# elites in the archive.
archive.stats.obj_max

# Mean objective value of the elites in the archive. None if there are no elites
# in the archive.
archive.stats.obj_mean

ArchiveDataFrame for as_pandas()

Since as_pandas() splits arrays into individual components (e.g. solution_0, solution_1 and behavior_0, behavior_1), it was difficult to manipulate elites in a DataFrame. For instance, it was hard to access each solution vector when iterating over the rows of the DataFrame. It was also inconvenient to access the elite data in batch, e.g. “give me all the behavior values of the elites in this DataFrame.” To remedy this, as_pandas() now returns an ArchiveDataFrame.

ArchiveDataFrame adds several features to DataFrame’s which make it easier to manipulate elites. First, calling iterelites() on an ArchiveDataFrame returns an iterator which converts every row to an Elite namedtuple.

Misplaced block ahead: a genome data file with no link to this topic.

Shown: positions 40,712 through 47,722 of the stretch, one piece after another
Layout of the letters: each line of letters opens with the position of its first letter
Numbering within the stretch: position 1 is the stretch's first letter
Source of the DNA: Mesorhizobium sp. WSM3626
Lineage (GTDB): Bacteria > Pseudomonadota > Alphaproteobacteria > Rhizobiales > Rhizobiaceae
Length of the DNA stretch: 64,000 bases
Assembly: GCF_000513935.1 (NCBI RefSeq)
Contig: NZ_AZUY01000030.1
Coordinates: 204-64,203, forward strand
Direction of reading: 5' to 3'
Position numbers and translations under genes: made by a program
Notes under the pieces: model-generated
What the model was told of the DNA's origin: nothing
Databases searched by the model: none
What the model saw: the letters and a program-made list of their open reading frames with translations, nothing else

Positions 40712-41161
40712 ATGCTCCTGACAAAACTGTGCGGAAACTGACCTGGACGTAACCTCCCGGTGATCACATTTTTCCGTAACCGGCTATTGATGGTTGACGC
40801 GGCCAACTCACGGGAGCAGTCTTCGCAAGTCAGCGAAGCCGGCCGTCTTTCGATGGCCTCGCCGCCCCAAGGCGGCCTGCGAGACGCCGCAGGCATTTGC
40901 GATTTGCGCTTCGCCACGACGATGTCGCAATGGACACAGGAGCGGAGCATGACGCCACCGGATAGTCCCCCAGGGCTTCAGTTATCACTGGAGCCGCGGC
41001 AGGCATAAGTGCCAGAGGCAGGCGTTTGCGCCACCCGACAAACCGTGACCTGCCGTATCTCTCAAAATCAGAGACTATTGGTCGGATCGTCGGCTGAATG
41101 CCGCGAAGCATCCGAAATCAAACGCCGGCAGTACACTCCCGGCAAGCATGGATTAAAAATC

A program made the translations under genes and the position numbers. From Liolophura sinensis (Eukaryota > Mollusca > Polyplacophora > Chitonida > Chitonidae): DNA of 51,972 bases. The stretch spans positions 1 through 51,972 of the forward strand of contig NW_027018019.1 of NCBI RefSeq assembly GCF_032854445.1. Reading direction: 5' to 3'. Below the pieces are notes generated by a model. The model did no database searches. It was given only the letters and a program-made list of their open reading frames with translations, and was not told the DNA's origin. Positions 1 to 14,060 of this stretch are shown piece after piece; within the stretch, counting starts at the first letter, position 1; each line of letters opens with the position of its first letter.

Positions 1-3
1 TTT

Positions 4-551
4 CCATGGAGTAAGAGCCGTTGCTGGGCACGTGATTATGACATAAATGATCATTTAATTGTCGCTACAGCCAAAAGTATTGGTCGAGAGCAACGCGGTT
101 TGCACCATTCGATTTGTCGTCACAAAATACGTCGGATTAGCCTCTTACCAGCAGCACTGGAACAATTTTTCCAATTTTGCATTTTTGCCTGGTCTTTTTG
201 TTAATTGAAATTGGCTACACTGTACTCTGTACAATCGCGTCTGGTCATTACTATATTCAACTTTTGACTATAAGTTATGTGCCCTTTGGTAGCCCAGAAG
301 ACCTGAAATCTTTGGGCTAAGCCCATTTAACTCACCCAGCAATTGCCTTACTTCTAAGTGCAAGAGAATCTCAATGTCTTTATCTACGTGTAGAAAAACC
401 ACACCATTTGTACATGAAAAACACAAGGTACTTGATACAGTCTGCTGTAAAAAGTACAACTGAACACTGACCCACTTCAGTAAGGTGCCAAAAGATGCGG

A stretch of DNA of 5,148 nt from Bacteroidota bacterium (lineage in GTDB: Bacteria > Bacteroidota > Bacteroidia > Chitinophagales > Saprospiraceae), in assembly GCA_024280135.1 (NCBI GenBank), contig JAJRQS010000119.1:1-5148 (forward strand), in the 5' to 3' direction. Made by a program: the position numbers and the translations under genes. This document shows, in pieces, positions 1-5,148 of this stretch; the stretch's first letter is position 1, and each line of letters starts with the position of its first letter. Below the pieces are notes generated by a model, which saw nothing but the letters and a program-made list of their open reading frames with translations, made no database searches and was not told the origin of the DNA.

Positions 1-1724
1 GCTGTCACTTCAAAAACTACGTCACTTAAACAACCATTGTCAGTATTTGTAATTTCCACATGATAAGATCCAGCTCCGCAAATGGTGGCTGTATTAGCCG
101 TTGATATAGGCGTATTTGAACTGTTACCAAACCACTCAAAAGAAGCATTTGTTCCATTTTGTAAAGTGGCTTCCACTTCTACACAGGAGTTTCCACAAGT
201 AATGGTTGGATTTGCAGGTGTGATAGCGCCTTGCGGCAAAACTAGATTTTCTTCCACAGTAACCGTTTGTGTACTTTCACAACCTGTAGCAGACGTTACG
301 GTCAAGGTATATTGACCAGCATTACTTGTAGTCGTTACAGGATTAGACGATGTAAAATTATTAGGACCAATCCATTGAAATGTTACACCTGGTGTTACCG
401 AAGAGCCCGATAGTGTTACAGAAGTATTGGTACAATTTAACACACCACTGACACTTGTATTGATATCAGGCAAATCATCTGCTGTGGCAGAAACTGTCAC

df = archive.as_pandas()
for elite in df.iterelites():
elite.sol
elite.obj
...

Second, batch_X methods return the X of all elites in the ArchiveDataFrame. The methods currently available are:

batch_behaviors()   # Array with behavior values of all elites.
batch_indices() # List of archive indices of all elites (each idx is a tuple).
batch_metadata() # Array with metadata of all elites.
batch_objectives() # Array with objective values of all elites.
batch_solutions() # Array with solutions of all elites.

Note: After saving an ArchiveDataFrame to a CSV, loading it with pd.read_csv will return a DataFrame. To remedy this, pass the DataFrame from pd.read_csv to ArchiveDataFrame, as shown below.

# (Earlier)
archive.as_pandas().to_csv("file.csv")

# Loading from CSV.
from ribs.archives import ArchiveDataFrame
df = ArchiveDataFrame(pd.read_csv("file.csv"))

Above all, since ArchiveDataFrame is still a DataFrame, all other Pandas features still work.

clear() method

archive.clear() removes all elites from an archive.

__len__